Aspects of the Immunological Response to Ehrlich Carcinoma in Mice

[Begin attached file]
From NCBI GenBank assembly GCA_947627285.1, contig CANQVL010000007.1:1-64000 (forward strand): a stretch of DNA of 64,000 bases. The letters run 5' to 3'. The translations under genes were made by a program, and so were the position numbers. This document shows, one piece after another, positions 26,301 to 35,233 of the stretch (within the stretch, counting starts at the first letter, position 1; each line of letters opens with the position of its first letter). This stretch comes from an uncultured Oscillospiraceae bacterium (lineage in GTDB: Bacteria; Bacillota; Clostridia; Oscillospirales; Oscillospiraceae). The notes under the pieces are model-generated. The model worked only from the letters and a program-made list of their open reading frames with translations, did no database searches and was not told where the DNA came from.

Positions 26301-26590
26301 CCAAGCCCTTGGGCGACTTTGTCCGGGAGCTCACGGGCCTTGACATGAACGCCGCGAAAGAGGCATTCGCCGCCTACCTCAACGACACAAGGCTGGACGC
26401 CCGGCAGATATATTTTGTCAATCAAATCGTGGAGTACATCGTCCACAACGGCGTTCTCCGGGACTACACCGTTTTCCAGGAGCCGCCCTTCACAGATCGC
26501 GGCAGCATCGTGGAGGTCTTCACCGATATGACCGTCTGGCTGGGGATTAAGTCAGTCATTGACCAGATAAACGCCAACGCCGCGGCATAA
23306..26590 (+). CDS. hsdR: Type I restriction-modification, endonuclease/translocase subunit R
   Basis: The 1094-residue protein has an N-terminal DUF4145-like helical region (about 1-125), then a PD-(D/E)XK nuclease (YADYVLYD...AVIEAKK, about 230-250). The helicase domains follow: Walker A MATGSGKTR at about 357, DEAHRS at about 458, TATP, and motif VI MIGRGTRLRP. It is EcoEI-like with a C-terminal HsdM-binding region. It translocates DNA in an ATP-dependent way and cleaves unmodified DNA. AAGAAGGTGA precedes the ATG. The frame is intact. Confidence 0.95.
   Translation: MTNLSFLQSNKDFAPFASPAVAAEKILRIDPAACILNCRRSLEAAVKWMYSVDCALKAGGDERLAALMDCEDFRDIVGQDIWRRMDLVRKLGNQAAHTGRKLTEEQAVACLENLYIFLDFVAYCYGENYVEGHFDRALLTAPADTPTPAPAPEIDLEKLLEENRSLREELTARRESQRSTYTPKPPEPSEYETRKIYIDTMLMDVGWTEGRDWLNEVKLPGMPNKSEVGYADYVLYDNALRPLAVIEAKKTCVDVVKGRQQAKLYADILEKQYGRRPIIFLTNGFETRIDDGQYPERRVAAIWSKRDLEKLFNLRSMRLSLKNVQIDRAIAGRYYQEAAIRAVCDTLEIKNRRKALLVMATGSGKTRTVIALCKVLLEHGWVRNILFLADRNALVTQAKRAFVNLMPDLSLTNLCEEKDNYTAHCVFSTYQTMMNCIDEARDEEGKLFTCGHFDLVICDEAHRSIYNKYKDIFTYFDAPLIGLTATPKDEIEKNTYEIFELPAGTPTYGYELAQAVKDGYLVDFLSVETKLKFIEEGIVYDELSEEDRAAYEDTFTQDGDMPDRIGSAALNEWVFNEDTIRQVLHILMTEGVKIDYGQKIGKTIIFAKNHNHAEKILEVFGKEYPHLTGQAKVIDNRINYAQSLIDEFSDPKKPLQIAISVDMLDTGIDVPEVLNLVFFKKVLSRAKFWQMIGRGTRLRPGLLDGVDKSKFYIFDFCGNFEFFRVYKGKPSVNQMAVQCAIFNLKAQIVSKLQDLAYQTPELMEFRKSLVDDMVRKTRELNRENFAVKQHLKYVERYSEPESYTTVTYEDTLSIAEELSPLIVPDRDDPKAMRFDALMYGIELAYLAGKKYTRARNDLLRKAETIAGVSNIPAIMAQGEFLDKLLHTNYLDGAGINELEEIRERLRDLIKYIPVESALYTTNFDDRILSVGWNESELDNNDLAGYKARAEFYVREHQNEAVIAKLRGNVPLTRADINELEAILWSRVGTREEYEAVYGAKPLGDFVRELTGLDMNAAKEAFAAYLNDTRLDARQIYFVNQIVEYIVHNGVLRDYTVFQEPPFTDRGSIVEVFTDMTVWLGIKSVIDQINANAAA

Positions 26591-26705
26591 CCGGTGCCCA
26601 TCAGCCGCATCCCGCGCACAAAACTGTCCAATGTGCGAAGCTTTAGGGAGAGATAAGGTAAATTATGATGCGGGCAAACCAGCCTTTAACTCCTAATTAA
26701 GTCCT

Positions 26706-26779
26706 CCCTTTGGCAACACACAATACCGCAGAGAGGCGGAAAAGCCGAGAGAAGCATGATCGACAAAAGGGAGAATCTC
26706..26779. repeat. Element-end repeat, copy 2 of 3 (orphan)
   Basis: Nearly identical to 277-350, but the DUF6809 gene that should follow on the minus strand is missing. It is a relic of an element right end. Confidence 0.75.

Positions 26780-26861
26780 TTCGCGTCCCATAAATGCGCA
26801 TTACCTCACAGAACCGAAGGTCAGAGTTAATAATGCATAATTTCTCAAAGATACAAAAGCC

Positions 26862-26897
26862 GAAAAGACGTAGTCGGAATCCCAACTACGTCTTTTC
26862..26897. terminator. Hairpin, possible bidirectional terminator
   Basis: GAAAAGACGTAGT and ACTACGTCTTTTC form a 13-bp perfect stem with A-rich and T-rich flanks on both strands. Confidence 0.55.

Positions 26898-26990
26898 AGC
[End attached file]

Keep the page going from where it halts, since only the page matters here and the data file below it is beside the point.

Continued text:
Ehrlich Carcinoma cells killed by exposure to ultraviolet light were tested to determine their effectiveness as a vaccine. Mice received injections of 4 x 10^6 vaccine cells subcutaneously in their tails and were later challenged with live tumor cells. There was a nine-day latency period before the challenge tumors followed normal development patterns. These results imply that the ultraviolet light killed cells had some antigenic properties characteristic of Ehrlich Carcinoma. Mice bearing solid subcutaneous Ehrlich Carcinoma were subjected to a second subcutaneous challenge of the same tumor. Partial regression of the primary tumors occurred, but, after four days, they began to increase in size again. The secondary tumors did not develop as quickly as control tumors, but once started, they followed a normal growth pattern. This indicates that a secondary immune response can occur in mice already bearing tumor, but the response is not strong enough to bring about rejection of either primary or secondary tumors. Mice were given grafts of isogenic skin carrying solid Ehrlich Carcinoma, or isogenic skin from tumor-bearing mice. Mice in a control group received normal isogenic skin. After grafts had healed, all animals were challenged with subcutaneous injections of Ehrlich Carcinoma. Subsequently, the control group showed a stronger response against the tumor than did either recipients of skin or skin+tumor. These results suggest that surgery had stimulated the immune system, and that the skin and skin+tumor from tumor-bearing donors inhibited that stimulation. Small numbers of animals were used in all three experiments. Therefore, the stated results cannot be considered conclusive.